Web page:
I’m sitting by the reflecting pool just east of the Salt Lake Temple. It’s twilight, and there are a few whispy shadows of clouds around the lighted spires. I can look into the reflecting pool and see the inverted building against the growing black of the night sky. I think about the phrase “Holiness to the Lord” and realize that no matter how hard I try, I can’t be holy enough. That thought gives me shivers as I realize that’s what the atonement is for.
My thoughts to go to a time almost 18 years ago when Jodi and I came to this sacred place and were sealed together. I can still remember many images of that day, many of them in the courtyard around the building as our two dissimilar families joined together for laughing and photographs on the steps of the building.
I remember my grandfather, my mom’s dad, being there. His wife had died a few years before. He, himself, would only last a few years more. I remember Bev, Don’s wife, herself childless, she had fit herself in so completely as the family grandma, and later took such good care of my own children. It fills my eyes to think of her, also now gone.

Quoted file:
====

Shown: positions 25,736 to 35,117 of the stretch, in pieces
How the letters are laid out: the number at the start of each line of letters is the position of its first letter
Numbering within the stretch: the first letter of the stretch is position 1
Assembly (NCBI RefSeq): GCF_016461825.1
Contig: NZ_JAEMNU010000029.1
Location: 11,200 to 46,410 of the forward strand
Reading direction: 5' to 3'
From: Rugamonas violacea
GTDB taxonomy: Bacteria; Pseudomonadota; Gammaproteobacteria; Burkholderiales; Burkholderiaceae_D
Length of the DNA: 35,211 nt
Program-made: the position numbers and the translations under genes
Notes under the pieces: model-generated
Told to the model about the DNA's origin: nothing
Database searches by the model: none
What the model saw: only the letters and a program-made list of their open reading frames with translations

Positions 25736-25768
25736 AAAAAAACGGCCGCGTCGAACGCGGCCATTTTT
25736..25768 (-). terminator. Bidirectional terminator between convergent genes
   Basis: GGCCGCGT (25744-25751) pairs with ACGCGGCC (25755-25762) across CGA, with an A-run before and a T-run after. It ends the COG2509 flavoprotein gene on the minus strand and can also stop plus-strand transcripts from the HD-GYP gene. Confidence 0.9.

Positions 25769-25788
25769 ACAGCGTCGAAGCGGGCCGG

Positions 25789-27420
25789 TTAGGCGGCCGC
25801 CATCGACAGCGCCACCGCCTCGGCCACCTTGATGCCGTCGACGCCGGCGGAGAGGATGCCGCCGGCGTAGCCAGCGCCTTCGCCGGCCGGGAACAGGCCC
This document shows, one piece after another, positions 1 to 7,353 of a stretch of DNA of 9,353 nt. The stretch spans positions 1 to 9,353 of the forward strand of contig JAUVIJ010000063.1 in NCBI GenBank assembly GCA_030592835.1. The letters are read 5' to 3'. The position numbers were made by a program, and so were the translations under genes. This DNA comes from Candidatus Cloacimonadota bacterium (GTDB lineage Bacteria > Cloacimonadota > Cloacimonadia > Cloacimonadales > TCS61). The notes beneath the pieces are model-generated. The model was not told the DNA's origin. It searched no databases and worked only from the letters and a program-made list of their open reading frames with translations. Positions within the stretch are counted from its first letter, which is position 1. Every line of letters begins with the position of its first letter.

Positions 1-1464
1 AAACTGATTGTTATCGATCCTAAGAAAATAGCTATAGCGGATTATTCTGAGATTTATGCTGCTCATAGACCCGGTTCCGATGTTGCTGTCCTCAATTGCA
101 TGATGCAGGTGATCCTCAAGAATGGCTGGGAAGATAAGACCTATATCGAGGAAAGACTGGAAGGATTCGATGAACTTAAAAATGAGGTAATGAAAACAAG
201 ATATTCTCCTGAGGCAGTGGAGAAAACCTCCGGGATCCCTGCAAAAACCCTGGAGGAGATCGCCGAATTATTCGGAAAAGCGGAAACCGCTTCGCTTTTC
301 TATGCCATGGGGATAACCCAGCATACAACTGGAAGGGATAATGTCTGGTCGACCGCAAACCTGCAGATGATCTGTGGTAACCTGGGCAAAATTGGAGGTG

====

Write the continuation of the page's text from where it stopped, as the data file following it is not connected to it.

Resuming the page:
I remember playing on the temple lawn with my new nieces and nephews, all young children. One by one, they’re all getting married, one in less than two weeks in this same temple.
I can remember that day surprisingly well, but it’s a sharp kind of sweet memory because Jodi and I are temporarily apart. We speak daily, sometimes two or three times. I’m grateful that she’s so patient with me and my quirks and weaknesses. She says I’m patient with hers, too, but I really think I’ve got it easier on that one.
I came downtown tonight to hear a performance by my good friend Sam Payne. A line from one of his songs sticks out in my mind as I think of Jodi and our marriage: “This has changed me forever, I’m a far, far better man…”